UNT professors from the College of Engineering Department of Biomedical Engineering have earned nearly $3 million in recent grants from the U.S. National Institutes of Health.
Their work will bring new understanding to some of the world’s biggest health challenges — from cancer to dementia and epilepsy — and could have future implications for drug discovery and the prevention and treatment of diseases affecting millions of people across the globe.
Awardee: Brian Meckes, assistant professor in the UNT Department of Biomedical Engineering
Award Total: $1.8 million
About the Research: Meckes is studying how disease-related physical changes in tissue that accompany diseases like lung cancer or epilepsy impact nanotherapeutic delivery since they have the potential to cause therapies to fail. The physical properties of the tissue environment play an important role in numerous diseases/disorders, spanning cancer, pulmonary fibrosis and hypertension. Changes in these physical properties alter how nanotherapeutics interact with cells while creating new opportunities for targeting diseased tissue. Meckes will contribute to the understanding of how extracellular stiffness and dynamic forces alter nanoparticle efficacy. He’ll leverage these tissue properties to design novel nanoparticles that have improved targeting and trafficking in dysfunctional tissue to deliver an improved treatment outcome.
Impact Goal: “We are interested in creating real world nanotherapeutics that consider the influence of the extracellular matrix in their design. Conventional therapeutic screening does not allow for this in the early stages, and we want to change that,” Meckes says. “The long-term vision is for us to translate these discoveries into new classes of therapeutic carriers that are more potent while limiting accumulation in non-diseased organs or cells.”
- Neda Habibi, assistant professor in the UNT Department of Biomedical Engineering
Award Total: $540,000
About the Research: Habibi, along with students in her multidisciplinary nanomedicine laboratory, is exploring new therapeutic targets that could be used to develop treatments for triple-negative breast cancer, or TNBC. Accounting for 10-15% of all breast cancer cases, TNBC is a drug-resistant type of breast cancer that does not express the estrogen receptors, progesterone receptors and human epidermal growth factor receptor 2 (HER2) protein that are seen in other types of cancers.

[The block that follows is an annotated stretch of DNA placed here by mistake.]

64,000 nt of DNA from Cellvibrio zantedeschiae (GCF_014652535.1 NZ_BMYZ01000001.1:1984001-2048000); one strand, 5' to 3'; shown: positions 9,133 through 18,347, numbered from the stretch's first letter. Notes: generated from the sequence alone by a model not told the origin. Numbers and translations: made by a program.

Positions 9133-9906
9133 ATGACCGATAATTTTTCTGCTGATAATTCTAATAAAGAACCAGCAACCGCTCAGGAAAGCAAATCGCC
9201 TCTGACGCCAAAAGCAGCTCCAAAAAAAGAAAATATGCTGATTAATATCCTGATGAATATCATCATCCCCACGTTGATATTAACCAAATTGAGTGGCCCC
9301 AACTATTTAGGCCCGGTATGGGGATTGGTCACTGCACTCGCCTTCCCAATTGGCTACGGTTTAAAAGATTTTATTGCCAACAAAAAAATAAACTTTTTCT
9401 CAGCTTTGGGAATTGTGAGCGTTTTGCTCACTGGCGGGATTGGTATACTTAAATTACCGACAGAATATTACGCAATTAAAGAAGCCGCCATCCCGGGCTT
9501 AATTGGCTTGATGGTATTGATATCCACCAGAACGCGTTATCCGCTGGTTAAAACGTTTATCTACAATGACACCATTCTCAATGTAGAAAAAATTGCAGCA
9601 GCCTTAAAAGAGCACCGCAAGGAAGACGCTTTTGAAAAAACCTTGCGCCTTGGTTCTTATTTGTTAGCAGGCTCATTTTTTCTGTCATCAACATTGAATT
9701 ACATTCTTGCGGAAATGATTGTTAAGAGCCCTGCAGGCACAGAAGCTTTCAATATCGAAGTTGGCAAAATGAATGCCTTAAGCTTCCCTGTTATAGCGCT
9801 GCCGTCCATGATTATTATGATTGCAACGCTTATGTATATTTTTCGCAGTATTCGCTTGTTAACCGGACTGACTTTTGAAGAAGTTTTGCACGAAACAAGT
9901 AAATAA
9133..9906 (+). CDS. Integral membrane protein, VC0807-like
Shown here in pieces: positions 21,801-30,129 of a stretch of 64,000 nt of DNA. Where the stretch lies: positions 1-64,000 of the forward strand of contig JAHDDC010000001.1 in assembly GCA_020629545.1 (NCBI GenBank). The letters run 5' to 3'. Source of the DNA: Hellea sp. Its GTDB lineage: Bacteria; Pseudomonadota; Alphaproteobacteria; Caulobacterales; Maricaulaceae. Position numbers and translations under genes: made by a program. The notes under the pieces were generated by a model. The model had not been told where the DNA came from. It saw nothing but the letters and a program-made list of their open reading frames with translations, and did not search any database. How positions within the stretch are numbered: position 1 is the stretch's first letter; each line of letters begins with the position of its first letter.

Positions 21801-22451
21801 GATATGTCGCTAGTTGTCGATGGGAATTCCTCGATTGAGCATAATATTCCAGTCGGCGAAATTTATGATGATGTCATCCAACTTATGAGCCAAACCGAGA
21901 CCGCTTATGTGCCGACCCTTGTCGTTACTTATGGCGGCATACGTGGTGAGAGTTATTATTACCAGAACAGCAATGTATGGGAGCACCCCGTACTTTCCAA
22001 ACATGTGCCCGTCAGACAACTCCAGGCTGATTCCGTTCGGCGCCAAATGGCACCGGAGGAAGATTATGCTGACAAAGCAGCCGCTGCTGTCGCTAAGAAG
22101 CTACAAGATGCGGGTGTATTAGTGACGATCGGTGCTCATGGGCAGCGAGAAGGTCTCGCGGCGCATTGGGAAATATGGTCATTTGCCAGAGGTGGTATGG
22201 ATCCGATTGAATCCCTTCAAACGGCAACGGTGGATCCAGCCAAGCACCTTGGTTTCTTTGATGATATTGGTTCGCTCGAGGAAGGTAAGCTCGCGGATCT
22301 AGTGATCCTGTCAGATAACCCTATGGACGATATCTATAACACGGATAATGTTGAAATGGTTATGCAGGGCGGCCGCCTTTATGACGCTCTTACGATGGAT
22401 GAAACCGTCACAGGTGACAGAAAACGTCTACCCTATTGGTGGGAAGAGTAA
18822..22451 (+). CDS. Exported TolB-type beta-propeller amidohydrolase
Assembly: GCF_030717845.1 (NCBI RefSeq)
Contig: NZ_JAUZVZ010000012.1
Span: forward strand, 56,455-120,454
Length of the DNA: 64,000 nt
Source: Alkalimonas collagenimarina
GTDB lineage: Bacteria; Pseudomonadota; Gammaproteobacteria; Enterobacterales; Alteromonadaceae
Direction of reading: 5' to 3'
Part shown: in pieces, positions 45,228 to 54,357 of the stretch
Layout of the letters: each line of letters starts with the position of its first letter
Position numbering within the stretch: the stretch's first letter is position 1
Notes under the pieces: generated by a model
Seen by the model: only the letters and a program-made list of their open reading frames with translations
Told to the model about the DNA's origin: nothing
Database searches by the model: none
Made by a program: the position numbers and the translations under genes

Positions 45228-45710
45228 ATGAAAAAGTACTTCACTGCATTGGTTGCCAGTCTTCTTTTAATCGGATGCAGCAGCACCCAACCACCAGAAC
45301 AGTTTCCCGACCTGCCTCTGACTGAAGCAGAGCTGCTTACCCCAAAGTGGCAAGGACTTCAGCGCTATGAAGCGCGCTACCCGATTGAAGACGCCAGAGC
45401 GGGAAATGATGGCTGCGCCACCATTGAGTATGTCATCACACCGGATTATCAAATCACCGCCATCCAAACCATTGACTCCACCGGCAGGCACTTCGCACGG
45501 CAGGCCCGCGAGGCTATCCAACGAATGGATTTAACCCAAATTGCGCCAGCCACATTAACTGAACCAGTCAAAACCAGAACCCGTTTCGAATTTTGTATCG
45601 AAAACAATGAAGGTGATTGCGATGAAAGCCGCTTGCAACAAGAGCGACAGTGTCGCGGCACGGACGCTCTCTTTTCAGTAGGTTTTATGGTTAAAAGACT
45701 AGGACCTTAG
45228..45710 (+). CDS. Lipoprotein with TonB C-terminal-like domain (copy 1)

Rather than focusing on these cell receptors like other cancer treatments do, Habibi and her team are investigating a new approach using self-assembling peptides — foundational ingredients of nanostructures that aid in more efficient and targeted drug delivery within the body. Specifically, they’re designing peptide substrates of the tyrosine phosphatase enzyme in TNBC that could selectively inhibit TNBC cell growth.
Impact Goal: “TNBC tumors are generally larger, are of higher grade and are more aggressive than other breast cancer types,” Habibi says. “This type of breast cancer also is unlikely to respond to hormonal therapy medicines and other medicines that target the HER2 protein that are currently being used. It is critical that we develop more effective therapies for TNBC and other drug-resistant breast cancers.”
“New treatments will require radically different approaches that rely on enzymatic reactions specific to TNBC cells rather than the cell receptors. Our research is looking at ways to make ‘smarter’ nanoparticles that can carry the anti-cancer drug more directly to the tumor cells for release, which could increase the drug’s effectiveness and reduce the impact on normal cells in the body.”
- Lin Li, assistant professor in the UNT Department of Biomedical Engineering
- Jerome Engel (principal investigator), Distinguished Professor in the Department of Neurology at University of California Los Angeles